LEDs can be dimmed in two ways: analog and pulse-width modulation (PWM) dimming. Analog dimming changes LED light output by simply adjusting the DC current in the string, while PWM dimming achieves the same effect by varying the duty cycle of a constant current in the string to effectively change the average current in the string. Despite its attractive simplicity, analog dimming is inappropriate for many applications.
Analog dimming is inappropriate for many applications because it loses dimming accuracy by about 25 percent+ at only 10:1 brightness levels, and it skews the color of the LEDs. In contrast, PWM dimming can produce 3000:1 and higher dimming ratios (at 100Hz) without any significant loss of accuracy, and no change in LED color.
The LT3761 combines the simplicity of analog dimming with the accuracy of PWM dimming by generating its own PWM signal. High dimming ratios are possible by adjusting a simple DC signal at its dimming input—no additional PWM-generating microcontrollers, oscillators or signal generators are required. The LT3761's internal PWM signal can produce 25:1 dimming, while it can still deliver up to 3000:1 dimming with an external PWM signal.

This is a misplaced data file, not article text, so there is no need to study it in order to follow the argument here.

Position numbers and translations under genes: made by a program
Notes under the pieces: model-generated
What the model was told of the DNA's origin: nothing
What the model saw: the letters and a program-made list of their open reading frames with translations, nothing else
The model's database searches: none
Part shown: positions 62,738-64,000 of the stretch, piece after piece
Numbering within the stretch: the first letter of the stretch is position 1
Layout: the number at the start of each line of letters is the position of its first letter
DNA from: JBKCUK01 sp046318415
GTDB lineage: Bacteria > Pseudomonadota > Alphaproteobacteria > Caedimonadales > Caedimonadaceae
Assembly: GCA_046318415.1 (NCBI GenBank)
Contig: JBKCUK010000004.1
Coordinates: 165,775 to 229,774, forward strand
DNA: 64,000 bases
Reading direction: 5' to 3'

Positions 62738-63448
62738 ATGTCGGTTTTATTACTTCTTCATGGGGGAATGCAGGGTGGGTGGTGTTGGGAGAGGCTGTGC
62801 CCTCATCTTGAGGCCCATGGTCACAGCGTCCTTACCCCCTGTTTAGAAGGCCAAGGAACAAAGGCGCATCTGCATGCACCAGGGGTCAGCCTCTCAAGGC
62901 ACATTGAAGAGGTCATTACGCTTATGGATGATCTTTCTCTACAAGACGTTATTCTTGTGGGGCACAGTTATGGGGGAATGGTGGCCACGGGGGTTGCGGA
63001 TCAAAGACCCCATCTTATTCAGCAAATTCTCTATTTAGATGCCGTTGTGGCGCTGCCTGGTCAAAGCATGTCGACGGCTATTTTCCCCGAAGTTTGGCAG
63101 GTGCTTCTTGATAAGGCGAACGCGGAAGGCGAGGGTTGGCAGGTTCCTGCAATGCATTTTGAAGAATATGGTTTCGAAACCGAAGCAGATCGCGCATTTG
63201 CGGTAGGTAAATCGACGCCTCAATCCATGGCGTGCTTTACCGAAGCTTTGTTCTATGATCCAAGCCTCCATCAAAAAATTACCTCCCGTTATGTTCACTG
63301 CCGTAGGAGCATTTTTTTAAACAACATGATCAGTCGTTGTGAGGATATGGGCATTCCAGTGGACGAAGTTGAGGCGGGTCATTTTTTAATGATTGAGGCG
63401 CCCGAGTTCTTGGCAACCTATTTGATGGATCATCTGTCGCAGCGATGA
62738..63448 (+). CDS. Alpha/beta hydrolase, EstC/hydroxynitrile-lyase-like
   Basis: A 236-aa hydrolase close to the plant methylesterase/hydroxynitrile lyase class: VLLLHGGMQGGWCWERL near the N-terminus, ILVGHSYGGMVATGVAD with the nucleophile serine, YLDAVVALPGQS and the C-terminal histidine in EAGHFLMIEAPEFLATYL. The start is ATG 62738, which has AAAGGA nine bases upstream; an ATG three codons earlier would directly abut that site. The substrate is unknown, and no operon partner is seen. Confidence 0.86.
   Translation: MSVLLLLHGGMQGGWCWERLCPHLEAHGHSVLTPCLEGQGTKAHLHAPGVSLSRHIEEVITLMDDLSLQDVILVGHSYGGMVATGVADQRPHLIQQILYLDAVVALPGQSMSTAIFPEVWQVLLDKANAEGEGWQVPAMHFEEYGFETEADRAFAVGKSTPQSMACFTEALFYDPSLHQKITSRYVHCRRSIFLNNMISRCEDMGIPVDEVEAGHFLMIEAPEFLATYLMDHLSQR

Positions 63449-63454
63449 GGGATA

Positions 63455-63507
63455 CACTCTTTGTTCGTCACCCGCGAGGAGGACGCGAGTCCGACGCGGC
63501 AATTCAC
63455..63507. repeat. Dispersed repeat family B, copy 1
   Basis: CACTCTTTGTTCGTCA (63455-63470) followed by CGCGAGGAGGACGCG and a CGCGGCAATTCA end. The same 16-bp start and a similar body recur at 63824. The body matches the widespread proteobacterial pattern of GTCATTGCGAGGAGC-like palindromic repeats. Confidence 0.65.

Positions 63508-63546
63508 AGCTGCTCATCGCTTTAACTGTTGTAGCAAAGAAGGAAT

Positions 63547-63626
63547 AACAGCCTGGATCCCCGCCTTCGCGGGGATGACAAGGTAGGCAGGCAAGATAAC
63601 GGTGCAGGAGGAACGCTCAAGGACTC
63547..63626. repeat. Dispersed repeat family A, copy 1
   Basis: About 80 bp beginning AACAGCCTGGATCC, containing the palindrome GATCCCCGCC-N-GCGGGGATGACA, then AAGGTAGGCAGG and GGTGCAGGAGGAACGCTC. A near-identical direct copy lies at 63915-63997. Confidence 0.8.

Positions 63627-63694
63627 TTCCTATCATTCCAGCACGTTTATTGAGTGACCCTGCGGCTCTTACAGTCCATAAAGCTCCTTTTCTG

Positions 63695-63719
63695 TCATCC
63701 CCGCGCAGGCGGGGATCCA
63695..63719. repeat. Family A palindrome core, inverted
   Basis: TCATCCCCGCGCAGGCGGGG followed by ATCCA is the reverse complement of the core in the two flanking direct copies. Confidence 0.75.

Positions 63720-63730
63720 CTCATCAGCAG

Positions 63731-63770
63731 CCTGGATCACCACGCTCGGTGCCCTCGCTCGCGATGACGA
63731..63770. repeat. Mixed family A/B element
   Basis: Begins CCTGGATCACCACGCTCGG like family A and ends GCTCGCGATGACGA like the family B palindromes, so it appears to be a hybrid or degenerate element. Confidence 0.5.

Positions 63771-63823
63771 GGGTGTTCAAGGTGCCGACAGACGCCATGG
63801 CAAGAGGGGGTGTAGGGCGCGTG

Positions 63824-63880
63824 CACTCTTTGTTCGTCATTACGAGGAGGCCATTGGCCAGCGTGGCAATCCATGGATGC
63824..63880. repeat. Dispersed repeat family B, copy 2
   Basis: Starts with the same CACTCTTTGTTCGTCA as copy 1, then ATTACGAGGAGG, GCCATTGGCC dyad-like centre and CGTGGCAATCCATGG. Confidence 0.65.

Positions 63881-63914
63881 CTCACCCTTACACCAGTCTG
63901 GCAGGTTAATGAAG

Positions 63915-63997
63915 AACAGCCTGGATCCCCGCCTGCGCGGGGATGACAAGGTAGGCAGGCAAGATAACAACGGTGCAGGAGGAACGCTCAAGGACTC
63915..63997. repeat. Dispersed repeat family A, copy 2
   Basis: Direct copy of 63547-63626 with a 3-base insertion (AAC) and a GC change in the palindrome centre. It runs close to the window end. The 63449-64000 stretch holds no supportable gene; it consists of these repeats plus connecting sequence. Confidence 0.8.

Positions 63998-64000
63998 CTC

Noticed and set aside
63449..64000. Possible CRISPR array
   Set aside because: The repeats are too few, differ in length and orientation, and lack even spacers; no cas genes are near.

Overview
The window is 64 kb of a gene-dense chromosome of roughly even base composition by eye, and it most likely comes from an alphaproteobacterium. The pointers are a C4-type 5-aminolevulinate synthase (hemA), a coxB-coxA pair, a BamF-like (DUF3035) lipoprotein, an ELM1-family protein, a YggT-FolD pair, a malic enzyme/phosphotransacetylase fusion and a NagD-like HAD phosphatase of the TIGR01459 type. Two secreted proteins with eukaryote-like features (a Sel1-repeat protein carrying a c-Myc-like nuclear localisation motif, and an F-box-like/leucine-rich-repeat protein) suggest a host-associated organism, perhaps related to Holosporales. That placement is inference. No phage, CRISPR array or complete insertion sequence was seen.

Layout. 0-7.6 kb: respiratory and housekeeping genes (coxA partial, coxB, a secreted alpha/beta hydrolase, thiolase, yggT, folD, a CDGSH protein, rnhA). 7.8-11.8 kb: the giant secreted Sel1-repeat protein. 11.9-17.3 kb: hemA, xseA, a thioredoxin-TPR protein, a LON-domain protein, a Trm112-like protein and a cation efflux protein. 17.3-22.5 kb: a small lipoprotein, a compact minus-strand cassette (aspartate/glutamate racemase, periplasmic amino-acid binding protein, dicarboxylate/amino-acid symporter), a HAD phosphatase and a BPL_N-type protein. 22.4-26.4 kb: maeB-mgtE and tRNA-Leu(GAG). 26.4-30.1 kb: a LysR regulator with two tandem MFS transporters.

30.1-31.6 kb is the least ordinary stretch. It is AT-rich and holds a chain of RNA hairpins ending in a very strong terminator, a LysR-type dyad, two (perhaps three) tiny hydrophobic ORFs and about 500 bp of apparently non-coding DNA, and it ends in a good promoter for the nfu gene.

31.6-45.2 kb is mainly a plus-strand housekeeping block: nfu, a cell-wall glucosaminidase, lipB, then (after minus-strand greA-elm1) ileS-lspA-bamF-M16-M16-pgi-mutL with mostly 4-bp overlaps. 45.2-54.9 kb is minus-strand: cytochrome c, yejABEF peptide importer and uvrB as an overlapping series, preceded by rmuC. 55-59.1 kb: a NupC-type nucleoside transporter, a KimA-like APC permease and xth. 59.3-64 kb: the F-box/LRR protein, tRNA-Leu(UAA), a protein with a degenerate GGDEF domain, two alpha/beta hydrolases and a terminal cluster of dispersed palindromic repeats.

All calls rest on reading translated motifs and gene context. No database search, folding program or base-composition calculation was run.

High power LED driver
The LT3761 is a high power LED driver similar to the LT3755-2 and LT3756-2 family. It is a 4.5V-to-60V input to 0V-to-80V output single-switch controller IC that can be configured as a boost, SEPIC, buck-boost mode or buck mode LED driver. It has a 100kHz to 1MHz switching frequency range, open LED protection, extra internal logic to provide short-circuit protection, and can be operated as a constant voltage regulator with current limit or as a constant-current SLA battery or supercap charger.
Figure 1: 94-percent efficient boost LED driver for automotive headlamp with 25:1 internal PWM dimming
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Figure 1 shows a 94-percent high efficiency 60V, 1A (60W) 350kHz automotive headlamp application with PWM dimming. The LT3761 uses the same high performance PWM dimming scheme as the LT3755/LT3756 family, but with the additional feature of the internally generated PWM dimming signal and no additional pins.
Figure 2: Internally generated PWM signal and LED current for the application in Figure 1